Home to Richard, Annabelle, Emma and Henry Subtil
Tell us about Omarama Station
"Omarama Station has been in my family since 1919 when my grandfather purchased the property. Richard and I are third generation and our children Emma and Henry will be fourth generation.
Omarama Station is twelve thousand hectares of the high country of New Zealand. We’re pretty much right in the middle of the South Island.
We go up to about 1500 meters to the top and we’re about 450 meters here.
We’ve got nineteen and a half thousand merino sheep and we employ three people permanently."
When did you first hear about Jeremy Moon?
"It’s a silly story... which is true! A guy who went to school with Annabelle used to work in a outdoor sport shop in Christchurch and he can remember when this guy with a ring on his thumb came in and started talking about merino wool garments. The store staff just laughed, because they said, "it’s about man-made fibres, you’re just wrong." The same guy said that a few years later they were having to turn people away who were looking for merino wool icebreaker garments. Jeremy obviously was a visionary about what people really want and the sort of stinky man-made fibre just doesn’t cut it. Natural merino fibre does it all and that’s why we’re seeing such a great expansion in the sector."
"We’re signing up to a 10-year contract and that means that our kids have got certainty for ten years. Well, that’s unheard of in agriculture."
How did you become a partner of icebreaker?
"It’s 20 years ago since we first started with icebreaker. Jeremy came down to the area to look for direct supply contracts which was a new idea then and it appealed to us. We liked the way that Jeremy sort of approached the business. He was really passionate about the merino fibre itself. Rather than just being a commodity, it was the whole story around the fibre. We just signed up in that first year and haven’t looked back since."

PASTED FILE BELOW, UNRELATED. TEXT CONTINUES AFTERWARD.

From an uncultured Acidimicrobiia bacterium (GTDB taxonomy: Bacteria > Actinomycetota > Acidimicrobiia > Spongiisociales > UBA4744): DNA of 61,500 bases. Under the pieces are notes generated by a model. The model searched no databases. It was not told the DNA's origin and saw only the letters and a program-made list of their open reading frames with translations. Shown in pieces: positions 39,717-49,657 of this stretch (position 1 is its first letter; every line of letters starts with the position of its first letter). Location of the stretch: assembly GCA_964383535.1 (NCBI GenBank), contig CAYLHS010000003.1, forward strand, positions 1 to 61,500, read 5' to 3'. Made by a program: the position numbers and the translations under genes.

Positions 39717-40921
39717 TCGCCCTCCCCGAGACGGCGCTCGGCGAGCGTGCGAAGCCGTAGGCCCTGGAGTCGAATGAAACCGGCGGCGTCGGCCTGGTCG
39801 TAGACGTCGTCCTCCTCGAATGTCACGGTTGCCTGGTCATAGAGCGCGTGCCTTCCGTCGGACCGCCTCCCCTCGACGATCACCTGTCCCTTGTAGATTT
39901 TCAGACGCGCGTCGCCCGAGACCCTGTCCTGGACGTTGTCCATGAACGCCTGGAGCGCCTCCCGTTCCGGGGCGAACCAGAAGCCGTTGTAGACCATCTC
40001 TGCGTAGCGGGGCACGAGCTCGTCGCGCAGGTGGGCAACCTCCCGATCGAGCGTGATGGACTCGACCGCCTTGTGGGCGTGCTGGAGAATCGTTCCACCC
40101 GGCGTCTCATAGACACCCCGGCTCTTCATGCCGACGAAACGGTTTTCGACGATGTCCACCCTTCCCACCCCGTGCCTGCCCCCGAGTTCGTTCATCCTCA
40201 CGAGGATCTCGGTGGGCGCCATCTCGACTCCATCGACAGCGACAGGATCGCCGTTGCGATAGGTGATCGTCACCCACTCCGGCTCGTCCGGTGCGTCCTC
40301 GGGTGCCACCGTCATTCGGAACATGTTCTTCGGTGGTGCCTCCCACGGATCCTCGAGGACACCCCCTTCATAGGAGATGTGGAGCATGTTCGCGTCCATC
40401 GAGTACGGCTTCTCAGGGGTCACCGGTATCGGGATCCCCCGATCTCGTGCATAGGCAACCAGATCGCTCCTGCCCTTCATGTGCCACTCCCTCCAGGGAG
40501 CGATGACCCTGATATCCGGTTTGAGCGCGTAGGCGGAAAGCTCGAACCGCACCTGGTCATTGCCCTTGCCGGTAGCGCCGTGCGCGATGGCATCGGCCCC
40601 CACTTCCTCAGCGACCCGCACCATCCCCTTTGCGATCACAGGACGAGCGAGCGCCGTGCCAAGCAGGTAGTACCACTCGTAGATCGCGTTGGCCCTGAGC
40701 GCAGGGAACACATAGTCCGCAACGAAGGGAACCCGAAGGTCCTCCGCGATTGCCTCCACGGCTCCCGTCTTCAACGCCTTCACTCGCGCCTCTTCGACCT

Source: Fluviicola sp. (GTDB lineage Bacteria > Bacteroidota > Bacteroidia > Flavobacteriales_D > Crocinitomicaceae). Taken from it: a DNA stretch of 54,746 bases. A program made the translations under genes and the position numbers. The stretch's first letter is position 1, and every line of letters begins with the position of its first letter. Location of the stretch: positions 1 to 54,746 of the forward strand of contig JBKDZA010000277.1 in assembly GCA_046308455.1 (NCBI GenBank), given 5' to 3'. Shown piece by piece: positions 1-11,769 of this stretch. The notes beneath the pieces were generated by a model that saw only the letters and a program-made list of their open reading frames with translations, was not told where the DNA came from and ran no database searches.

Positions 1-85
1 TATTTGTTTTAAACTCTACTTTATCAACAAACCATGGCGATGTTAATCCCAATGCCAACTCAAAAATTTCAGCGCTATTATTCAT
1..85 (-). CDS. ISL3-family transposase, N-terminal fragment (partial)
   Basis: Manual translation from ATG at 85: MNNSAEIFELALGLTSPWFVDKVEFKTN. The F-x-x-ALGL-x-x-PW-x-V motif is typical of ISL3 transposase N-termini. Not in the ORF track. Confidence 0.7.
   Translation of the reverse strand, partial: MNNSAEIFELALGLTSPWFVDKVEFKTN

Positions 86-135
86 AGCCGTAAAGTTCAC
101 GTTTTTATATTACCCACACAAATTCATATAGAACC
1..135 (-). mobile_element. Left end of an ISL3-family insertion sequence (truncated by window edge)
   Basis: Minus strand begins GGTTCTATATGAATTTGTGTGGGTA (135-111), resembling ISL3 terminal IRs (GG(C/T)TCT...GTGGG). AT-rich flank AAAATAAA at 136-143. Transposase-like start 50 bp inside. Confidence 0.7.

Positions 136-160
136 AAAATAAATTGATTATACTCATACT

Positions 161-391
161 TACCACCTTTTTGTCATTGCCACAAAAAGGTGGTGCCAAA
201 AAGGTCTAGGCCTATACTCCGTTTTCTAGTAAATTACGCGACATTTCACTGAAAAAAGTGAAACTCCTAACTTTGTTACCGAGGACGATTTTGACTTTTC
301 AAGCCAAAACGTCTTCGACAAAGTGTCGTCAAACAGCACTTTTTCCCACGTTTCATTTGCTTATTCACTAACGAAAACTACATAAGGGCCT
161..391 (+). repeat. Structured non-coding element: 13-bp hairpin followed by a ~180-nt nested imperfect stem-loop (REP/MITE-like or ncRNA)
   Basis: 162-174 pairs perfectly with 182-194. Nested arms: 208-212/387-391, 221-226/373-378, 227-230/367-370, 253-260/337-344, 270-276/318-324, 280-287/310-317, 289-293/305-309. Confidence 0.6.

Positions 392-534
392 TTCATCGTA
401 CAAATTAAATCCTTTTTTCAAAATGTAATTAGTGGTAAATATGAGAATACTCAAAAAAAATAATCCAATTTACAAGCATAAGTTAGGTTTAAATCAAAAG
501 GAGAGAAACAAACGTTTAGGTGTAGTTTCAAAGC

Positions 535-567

Could you describe the relationship with icebreaker?
"Before icebreaker it was unheard of to have a relationship with the people who produced the garment. We wanted to have a relationship right the way through to when it was actually walking out of the shop on someone’s backand being able to see the logo and to know that part of us was in there was really important to us.
Over time, the relationship has grown, but it’s grown with us working together. So, there’s really good communication backwards and forwards between icebreaker and ourselves & we know lots of the people involved . When there’s a new idea or a new product we feel that we’re part of making that happen. It’s much more a relationship than just a business decision. Much more than that. It gives a big buzz!"
What do the long-term contracts mean to you?
"With icebreaker came out with long-term contracts as the first outfit to do that.
We breed our sheep to be specifically suited to producing icebreaker wool and we can only do that because we’ve got the confidence that the contracts give us and so, at the moment there’s a 10-year contract that we are signing up to. That means that for Emma and Henry, our kids, that they’ve got certainty for ten years. Well, that’s unheard of in agriculture.
And it’s at a level that is good for everyone where we’re sure we’re profitable and icebreaker know what they can get. So, it’s about making sure that we are confident that our future is guaranteed going forward. And that means a huge amount to us."